Some teachers are giving the new law a big thumbs down.
Under a new Missouri law, teachers who "friend" a current or former student on Facebook could soon run afoul of state codes.
Senate Bill 54 first raised flags back in June when a teacher urged its veto
after he used Facebook to help locate students missing following the devastating tornado in his hometown of Joplin. His protest, though, fell on deaf ears as Governor Jay Nixon sign the bill into law
Officially named the "Amy Hestir Student Protection Act" after a girl who was sexually violated by her teacher, most of SB 54 aims at culling sexual predators from school faculties. But it's the provision dealing with social media that's generating the most inquiries into the Missouri State Teachers Association.
"Ironically, we're getting a lot of questions about it on our Facebook page," MSTA's communications director, Todd Fuller, tells Daily RFT
The new law states that teachers "cannot establish, maintain or use a work-related website unless it is
available to school administrators and the child's legal custodian,
physical custodian, or legal guardian." The legislation also bans teachers from using "a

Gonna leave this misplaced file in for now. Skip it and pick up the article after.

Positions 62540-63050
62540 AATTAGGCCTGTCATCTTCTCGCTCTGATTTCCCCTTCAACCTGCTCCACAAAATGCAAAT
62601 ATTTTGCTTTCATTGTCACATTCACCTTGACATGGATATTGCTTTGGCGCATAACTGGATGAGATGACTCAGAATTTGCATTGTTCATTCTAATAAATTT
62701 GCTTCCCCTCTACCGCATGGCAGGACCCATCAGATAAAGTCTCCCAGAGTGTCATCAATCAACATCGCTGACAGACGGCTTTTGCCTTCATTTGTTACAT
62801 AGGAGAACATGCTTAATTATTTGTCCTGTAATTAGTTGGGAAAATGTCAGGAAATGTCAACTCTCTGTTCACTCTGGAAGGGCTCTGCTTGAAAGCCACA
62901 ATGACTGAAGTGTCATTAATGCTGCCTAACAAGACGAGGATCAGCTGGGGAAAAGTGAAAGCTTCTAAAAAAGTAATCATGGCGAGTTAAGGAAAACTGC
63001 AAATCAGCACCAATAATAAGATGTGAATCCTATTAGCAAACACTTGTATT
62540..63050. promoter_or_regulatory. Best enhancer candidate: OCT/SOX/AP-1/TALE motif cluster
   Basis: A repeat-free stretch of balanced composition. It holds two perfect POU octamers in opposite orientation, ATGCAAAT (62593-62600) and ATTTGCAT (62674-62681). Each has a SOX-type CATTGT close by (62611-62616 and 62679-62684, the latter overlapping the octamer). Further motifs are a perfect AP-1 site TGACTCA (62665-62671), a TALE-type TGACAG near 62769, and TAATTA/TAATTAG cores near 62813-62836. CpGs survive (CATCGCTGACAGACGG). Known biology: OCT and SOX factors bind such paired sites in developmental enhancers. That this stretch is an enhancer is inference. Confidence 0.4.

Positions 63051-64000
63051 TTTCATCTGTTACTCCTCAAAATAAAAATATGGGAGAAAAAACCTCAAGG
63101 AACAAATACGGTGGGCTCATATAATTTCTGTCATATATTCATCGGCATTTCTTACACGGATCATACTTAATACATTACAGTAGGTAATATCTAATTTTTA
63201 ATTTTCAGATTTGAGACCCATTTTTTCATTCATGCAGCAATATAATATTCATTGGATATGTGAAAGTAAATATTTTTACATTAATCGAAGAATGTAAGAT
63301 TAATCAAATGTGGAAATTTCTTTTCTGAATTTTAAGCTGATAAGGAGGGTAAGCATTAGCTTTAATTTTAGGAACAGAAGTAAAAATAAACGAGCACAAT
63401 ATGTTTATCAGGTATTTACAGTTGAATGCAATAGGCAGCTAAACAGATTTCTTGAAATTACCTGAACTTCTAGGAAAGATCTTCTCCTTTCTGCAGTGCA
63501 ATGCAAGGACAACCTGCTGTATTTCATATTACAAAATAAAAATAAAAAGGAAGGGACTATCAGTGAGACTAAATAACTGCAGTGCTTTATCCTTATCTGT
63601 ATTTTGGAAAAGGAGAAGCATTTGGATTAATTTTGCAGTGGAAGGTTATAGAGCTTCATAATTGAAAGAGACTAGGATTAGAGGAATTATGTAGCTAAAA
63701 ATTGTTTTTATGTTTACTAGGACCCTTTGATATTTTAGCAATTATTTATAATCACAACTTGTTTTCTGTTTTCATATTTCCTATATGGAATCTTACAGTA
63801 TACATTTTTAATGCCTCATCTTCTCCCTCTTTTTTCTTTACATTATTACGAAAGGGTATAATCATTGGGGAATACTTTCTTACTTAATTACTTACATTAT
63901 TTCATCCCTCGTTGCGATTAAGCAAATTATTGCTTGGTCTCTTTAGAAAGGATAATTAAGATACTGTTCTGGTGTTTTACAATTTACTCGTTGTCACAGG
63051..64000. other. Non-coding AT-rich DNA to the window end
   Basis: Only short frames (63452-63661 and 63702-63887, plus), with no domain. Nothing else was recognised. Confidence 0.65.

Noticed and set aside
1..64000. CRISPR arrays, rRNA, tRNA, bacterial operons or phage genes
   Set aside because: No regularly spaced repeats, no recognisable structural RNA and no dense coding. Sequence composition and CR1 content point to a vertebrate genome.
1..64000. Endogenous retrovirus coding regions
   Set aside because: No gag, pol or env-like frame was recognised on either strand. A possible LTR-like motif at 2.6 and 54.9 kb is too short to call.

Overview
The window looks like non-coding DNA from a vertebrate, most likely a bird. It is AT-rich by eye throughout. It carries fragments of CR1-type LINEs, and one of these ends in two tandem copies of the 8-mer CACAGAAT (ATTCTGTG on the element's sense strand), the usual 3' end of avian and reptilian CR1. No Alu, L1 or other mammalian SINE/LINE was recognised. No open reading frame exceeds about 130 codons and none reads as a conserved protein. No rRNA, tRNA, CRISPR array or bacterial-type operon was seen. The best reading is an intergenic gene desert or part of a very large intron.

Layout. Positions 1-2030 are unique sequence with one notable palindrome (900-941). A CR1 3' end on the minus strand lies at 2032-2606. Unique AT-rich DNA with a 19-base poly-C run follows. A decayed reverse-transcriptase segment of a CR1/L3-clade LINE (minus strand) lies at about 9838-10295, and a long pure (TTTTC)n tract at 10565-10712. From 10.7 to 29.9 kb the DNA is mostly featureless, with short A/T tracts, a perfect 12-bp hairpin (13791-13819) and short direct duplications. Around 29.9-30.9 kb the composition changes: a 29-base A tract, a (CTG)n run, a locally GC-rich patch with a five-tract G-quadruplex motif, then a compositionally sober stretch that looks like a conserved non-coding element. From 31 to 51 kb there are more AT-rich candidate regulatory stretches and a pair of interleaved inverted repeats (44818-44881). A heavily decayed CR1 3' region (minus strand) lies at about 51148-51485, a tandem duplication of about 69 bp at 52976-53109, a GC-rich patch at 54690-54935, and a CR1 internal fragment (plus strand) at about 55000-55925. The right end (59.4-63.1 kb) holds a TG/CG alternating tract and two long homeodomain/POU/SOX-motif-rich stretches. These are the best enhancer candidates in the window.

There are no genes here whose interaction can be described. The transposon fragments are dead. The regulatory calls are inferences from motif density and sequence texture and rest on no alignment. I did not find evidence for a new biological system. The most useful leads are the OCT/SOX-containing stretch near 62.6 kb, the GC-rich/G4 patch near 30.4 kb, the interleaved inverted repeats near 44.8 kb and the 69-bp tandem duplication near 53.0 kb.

nonwork-related website that allows exclusive access with a current or
That description would seem to make it illegal for teachers to interact with students via Twitter, Facebook and other forms of social media. But the new law also leaves it up to individual districts to set up a specific written policy regarding appropriate teacher-student communication in social networking circles. And therein lies the rub, with the MSTA concerned that standards for social-media interaction will vary widely between districts.
"The definitions in the bill are pretty vague," says Fuller. "Does it mean that a teacher from a small town who has nephews
and nieces in a class, and is also friends with them on Facebook, is in violation? Or what about a
teacher who has a group Facebook page for his or her class? Beyond Facebook,
the law also seems to impact third-party sites like Blackboard or
Virtual Classroom where teachers interact with students."
As a result, the teachers' association is now asking its 44,000 members to tell it how they use social media to interact with students and how they'd rewrite the law to provide for the safe use of the technology. MSTA then hopes to take that information to legislators in the fall.
"We didn't oppose the bill as a whole because there are good parts in it that protect children," says Fuller. "But by the same token, we're hoping state legislators will be open to hearing our concerns and allowing us a safe platform for communicating with students."